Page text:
How much more processing power do qubits have?
The quantum-mechanical properties of qubits massively increase the computing performance of quantum computers when compared to standard computers. Even with 2 lots of 500 bits, you couldn’t process the same amount of data that could easily be handled by 500 qubits. 31 qubits, in turn, already have a memory capacity of 32 GB. Every additional qubit doubles the units of storage.
Here’s another example: A computer using only bits would need several million years to calculate the primary numbers of a 2,050-bit number. Quantum computers would complete this task in just a few minutes since they can make calculations at the same time and not one after the other. This obvious advantage could be revolutionary when processing and analyzing complex amounts of data.
How are qubits created?
In order to make qubits useable in quantum computing they need to be created. While silicon chips are normally used to process standard bits, quantum computers require new technologies. This is where we find differing solutions. For example, ions in magnetic, electric fields are “captured” or photon quasiparticles as well as synthetic and actual atoms are used. With the trapped ion solutions, the qubits can be measured using microwave energy. Google used quantum chips, in which electricity flowing in a circle respectively represents a qubit. In this instance, the qubits are measured using microwave energy as well.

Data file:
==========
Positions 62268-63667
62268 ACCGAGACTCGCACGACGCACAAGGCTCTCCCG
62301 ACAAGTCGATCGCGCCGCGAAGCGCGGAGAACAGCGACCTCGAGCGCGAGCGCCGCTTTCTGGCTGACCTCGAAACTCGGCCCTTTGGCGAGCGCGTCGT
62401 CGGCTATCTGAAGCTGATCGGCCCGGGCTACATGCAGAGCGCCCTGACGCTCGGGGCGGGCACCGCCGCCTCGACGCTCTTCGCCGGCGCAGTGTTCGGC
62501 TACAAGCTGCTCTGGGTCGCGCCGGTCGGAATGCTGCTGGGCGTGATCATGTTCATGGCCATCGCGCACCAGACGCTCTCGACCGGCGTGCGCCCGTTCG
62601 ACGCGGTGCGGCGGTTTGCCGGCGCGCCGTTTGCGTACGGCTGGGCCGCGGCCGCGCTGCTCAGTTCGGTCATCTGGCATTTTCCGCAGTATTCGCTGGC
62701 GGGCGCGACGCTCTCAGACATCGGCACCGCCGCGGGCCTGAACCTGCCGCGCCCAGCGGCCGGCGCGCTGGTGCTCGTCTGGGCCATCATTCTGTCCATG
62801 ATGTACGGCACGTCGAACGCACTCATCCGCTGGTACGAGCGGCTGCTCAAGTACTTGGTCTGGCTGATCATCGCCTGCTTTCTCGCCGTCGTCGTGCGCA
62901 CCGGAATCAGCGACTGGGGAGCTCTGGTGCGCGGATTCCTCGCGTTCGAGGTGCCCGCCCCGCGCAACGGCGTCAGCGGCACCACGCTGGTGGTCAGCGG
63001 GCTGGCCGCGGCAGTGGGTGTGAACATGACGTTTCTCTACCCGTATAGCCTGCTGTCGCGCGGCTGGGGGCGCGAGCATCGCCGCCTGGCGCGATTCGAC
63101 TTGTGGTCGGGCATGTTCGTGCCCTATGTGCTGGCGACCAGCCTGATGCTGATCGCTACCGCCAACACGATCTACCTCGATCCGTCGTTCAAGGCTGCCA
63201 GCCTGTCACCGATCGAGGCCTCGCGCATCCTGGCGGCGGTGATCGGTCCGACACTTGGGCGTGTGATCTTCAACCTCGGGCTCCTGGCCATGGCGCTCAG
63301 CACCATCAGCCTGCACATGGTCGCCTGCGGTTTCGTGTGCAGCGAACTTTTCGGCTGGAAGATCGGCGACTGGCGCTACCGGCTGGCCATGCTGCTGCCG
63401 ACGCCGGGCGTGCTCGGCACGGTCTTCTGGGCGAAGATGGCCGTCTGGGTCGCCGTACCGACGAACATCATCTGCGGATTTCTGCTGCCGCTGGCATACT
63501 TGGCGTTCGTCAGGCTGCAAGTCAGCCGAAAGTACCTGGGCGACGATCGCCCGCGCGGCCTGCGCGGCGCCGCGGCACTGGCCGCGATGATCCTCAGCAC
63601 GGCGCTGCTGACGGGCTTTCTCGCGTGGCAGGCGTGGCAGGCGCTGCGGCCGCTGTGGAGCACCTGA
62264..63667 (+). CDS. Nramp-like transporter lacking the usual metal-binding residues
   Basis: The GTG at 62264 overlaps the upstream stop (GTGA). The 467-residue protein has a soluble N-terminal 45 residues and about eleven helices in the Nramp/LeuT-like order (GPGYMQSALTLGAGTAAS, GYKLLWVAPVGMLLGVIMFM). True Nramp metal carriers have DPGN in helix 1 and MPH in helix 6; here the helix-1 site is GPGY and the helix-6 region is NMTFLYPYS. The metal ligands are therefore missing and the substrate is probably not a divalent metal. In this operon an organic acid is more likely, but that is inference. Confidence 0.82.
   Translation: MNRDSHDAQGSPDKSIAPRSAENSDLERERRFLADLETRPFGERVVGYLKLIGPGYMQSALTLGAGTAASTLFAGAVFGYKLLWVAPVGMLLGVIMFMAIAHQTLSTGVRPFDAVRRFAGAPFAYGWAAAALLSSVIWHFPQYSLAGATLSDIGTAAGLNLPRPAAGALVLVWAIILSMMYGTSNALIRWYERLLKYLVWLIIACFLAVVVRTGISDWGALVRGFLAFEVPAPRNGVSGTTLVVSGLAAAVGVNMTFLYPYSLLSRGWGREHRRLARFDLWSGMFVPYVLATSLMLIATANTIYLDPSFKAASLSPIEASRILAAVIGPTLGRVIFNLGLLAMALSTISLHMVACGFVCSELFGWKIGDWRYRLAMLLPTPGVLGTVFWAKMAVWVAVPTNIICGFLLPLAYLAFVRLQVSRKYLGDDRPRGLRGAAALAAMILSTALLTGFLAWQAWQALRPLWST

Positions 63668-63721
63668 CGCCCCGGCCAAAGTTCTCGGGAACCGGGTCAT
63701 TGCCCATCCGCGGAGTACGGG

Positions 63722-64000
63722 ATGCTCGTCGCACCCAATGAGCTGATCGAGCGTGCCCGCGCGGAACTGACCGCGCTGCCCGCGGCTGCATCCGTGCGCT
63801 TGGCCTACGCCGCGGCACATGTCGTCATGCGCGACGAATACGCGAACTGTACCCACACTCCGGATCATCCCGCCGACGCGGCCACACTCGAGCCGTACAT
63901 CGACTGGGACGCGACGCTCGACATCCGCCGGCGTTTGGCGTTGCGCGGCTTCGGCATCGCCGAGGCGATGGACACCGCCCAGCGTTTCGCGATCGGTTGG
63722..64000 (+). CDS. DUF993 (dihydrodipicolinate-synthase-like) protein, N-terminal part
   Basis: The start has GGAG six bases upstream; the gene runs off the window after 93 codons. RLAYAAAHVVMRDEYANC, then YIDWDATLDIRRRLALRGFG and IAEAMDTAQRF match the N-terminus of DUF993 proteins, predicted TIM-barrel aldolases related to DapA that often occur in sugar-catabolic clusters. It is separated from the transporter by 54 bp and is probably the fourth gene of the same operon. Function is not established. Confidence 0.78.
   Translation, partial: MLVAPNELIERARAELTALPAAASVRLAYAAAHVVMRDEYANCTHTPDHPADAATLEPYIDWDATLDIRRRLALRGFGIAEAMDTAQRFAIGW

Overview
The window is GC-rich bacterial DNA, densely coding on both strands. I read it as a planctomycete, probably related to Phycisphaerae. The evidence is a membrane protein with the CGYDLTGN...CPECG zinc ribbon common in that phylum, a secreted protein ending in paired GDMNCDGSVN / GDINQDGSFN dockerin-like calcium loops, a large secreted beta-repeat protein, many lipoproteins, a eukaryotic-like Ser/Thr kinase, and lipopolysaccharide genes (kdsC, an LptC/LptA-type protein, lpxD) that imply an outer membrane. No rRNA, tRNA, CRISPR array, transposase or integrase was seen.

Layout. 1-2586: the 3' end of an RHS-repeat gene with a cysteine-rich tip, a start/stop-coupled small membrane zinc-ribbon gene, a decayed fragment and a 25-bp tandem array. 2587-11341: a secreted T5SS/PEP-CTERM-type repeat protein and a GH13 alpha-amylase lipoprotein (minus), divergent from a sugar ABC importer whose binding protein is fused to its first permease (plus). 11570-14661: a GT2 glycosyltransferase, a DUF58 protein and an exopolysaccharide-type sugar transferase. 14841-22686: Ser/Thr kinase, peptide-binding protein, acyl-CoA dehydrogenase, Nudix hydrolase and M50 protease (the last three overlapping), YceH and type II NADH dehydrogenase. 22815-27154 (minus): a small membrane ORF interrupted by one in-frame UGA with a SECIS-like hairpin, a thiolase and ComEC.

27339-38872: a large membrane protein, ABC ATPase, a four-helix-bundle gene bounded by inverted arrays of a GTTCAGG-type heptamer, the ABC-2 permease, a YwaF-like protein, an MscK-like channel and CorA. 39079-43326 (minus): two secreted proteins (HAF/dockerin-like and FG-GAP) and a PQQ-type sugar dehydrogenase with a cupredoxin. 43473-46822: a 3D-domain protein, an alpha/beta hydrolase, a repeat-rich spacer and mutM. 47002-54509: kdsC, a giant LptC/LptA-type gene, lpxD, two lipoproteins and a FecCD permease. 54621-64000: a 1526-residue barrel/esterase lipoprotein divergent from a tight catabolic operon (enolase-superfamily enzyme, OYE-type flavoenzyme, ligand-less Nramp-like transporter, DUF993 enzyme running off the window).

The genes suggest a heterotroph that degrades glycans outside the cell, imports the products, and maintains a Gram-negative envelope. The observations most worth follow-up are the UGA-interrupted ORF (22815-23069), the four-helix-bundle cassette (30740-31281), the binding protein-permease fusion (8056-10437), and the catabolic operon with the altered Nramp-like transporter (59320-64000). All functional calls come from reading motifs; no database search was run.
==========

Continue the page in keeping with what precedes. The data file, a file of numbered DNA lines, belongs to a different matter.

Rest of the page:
Using qubits in quantum computers doesn’t just offer more performance. New hardware, software and programming approaches are also necessary to process the qubits being read and stored in quantum logic gates. Since this causes a very fluid and volatile quantum system, computers must be able to reliably connect quantum bits in their millions.
Another important aspect of current quantum computer technology is proper cooling. When creating the powerful qubits, as with all computer systems, heat is created. For the best and safest performance, quantum computers need to be cooled down close to absolute zero (-273.15 degrees Celsius).
Possible usage areas with qubits
It’s going to be some years before quantum computers find their way into our daily lives. This requires new technologies and a change in how we think about how computers work. When we get there, qubits offer a wide range of advantages which can be used across the board. Among these are:
The future of qubits and the technical hurdles and opportunities
If you believe the multinational technology companies such as IBM, Google and Microsoft, it’s just a matter of time until we get the first practical quantum computer. Millions have been invested in the technology and companies such as Google AI or D-Wave are proof that quantum computing is the future. Among the most powerful quantum computers at the moment is IBM’s “Eagle” with 127 qubits.
On the other hand, on October 23, 2019, Google AI announced that its Sycamore chip had solved problems that even the most modern supercomputer could not. This milestone was aptly named “quantum supremacy”. Before the complete superiority of quantum computers is truly known, we will first need new technologies, software and programming languages.